Wednesday, April 22, 2009

Samsung Locked!

I haven't seen this before, but it was an easy fix.

My customer's Samsung LCD monitor was off center, but when he tried to use the Auto adjust feature or manually change the screen position, the menu always showed "Locked!"

A quick search showed that all that needed to be done was to hold the Menu button down for five seconds to unlock it. Adjustments were then made and all was right again in the world (at least in a world that only contains one Samsung LCD monitor and nothing else).

Wednesday, April 15, 2009

Two More Free MS Press eBooks

MS Press is celebrating it's 25th anniversary by giving away free stuff.

The books are Windows SBS 2008 Admin's Companion and Visual Basic 2008 Express.

Follow the links at the MS Press blog site. (You have until April 22nd.)

As noted on the blog... the first MS Press book was in 1984, for Mac :)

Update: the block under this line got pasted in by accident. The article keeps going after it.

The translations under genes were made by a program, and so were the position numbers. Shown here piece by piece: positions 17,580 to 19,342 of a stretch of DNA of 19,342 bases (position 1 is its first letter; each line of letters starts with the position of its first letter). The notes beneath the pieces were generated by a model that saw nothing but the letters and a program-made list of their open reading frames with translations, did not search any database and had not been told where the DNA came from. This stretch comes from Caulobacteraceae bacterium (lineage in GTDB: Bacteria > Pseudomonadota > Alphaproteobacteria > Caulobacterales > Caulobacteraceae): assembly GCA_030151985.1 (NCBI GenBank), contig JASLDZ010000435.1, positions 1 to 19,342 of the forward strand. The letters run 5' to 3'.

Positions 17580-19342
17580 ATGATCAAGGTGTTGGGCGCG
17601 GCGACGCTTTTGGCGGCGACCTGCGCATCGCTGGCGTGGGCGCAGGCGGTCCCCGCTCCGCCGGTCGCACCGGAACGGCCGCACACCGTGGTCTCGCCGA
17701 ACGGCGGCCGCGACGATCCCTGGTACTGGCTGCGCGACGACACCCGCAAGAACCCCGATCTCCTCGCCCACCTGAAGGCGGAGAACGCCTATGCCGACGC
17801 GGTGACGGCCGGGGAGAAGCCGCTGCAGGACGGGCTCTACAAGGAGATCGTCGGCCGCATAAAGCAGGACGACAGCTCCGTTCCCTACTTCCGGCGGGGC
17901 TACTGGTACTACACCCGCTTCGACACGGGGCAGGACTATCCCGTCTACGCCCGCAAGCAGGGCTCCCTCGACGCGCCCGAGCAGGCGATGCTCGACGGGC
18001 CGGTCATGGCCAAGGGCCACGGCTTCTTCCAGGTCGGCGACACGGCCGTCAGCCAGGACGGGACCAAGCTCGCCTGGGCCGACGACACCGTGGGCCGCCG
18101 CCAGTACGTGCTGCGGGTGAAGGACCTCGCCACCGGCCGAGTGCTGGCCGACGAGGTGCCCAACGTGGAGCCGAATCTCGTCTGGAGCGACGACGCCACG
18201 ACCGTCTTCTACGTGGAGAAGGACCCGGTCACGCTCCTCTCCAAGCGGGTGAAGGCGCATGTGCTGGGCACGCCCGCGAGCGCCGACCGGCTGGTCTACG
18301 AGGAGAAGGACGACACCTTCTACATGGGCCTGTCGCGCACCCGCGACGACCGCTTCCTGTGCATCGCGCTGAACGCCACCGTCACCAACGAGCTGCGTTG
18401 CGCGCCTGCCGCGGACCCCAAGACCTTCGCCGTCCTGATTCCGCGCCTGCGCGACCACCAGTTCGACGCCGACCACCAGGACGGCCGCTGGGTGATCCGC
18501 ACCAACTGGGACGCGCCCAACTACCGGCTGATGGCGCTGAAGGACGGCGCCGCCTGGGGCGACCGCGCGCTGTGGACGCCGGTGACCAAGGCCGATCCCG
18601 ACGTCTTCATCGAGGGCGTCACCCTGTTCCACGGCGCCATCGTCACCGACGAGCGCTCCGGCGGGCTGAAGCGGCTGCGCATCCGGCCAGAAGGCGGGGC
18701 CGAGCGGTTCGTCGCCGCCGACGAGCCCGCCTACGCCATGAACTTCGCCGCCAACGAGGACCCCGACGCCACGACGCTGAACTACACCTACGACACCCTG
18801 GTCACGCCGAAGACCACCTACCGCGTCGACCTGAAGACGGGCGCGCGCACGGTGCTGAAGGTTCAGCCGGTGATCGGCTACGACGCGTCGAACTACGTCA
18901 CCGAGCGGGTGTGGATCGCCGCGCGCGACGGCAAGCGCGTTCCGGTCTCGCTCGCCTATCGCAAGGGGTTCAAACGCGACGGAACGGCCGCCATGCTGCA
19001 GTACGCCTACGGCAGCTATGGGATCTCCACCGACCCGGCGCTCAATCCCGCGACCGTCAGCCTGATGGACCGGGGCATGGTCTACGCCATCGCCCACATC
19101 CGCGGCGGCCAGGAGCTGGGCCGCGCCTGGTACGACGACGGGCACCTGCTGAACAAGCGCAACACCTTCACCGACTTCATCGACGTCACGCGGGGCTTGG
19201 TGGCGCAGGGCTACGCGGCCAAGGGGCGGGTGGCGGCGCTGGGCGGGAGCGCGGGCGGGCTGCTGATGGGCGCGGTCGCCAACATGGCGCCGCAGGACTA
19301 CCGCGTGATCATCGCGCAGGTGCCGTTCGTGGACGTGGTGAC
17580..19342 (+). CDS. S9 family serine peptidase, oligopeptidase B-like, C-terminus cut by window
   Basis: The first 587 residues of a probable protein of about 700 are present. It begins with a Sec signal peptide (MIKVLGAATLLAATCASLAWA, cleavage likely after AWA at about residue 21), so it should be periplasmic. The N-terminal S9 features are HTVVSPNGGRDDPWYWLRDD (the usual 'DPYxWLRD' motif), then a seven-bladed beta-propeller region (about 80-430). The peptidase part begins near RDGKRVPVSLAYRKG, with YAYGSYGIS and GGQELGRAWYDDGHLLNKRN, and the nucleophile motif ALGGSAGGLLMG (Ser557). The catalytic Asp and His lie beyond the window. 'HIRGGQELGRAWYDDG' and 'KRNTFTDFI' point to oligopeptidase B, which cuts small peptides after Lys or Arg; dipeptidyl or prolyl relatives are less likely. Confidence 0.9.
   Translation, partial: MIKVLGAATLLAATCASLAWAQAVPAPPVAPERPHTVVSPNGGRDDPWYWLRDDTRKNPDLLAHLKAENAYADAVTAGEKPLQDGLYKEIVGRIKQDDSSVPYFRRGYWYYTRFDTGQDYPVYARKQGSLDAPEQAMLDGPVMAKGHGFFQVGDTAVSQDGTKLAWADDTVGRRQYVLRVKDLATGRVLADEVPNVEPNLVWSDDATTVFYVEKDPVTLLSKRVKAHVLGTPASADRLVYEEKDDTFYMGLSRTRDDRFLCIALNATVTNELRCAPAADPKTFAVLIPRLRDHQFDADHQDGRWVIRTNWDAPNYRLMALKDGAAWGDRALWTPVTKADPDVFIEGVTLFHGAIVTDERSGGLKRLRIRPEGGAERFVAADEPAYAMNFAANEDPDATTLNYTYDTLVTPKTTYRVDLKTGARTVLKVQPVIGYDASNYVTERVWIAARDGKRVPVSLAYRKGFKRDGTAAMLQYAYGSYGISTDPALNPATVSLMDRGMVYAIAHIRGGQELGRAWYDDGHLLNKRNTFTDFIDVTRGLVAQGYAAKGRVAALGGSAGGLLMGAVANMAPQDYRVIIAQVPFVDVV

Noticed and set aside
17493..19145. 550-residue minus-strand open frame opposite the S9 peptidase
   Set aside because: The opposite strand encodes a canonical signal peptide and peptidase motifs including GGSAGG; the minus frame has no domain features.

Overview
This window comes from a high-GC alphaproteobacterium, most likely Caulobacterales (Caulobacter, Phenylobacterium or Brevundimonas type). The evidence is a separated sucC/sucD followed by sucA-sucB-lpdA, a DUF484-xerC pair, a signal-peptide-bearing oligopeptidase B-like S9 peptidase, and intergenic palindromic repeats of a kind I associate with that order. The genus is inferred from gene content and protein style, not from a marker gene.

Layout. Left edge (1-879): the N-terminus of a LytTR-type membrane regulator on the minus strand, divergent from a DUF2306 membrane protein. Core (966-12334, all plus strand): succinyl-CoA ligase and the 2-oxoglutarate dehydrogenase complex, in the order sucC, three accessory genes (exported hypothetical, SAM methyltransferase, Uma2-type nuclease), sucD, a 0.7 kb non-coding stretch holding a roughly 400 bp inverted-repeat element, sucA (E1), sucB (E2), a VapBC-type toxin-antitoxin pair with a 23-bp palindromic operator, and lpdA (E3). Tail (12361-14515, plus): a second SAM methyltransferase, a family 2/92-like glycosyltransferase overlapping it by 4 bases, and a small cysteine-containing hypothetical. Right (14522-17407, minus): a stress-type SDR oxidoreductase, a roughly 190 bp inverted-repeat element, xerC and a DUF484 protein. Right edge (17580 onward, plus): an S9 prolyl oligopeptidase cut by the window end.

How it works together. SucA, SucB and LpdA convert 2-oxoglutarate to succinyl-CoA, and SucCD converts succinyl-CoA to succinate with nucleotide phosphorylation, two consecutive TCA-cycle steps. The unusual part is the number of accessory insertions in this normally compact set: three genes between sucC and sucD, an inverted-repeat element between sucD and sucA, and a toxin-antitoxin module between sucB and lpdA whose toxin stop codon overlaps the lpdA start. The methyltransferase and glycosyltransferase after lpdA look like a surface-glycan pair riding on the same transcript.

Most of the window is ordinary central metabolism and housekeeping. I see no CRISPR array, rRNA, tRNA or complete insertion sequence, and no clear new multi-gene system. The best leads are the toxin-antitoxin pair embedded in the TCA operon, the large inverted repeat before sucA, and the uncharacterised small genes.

Tuesday, April 14, 2009

Availability Error

This error kept creeping up on our front-end Exchange 2007 server:
Event ID: 4011
Process 6168[w3wp.exe:/LM/W3SVC/1/ROOT/EWS-1-128806932311406509]: Configuration for forest was not found in Active Directory. Run the Add-AvailabilityAddressSpace command in the Exchange Management Shell for an Exchange Server 2003 Active Directory forest.
Luckily the answer was on theTechNet site, I just ran this using the EMS...

Add-AvailabilityAddressSpace -ForestName -AccessMethod PublicFolder

Soon we'll be without a mixed 2003/2007 environment, I look forward to that day.

Monday, April 6, 2009

Laptop Power

This is an interesting breakdown on laptop power consumption from the Windows Tips and Tricks UPDATE newsletter:

Q. What uses the most battery power on my laptop?
John Savill

A. The LCD display. In fact, almost half the power in most laptops is used by the screen, which is why dimming your screen can save you a lot of battery life. Below is a list of the major power consumers on your laptop. This list also applies to desktop computers, other than the screen figure.

LCD: 43%
Chipset: 21%
Processor: 9%
Graphics: 8%
Hard Drive: 5%
Network: 4%
Other bits: 10%

Obviously different systems will vary based on their components, but this gives a rough idea of where that battery power goes.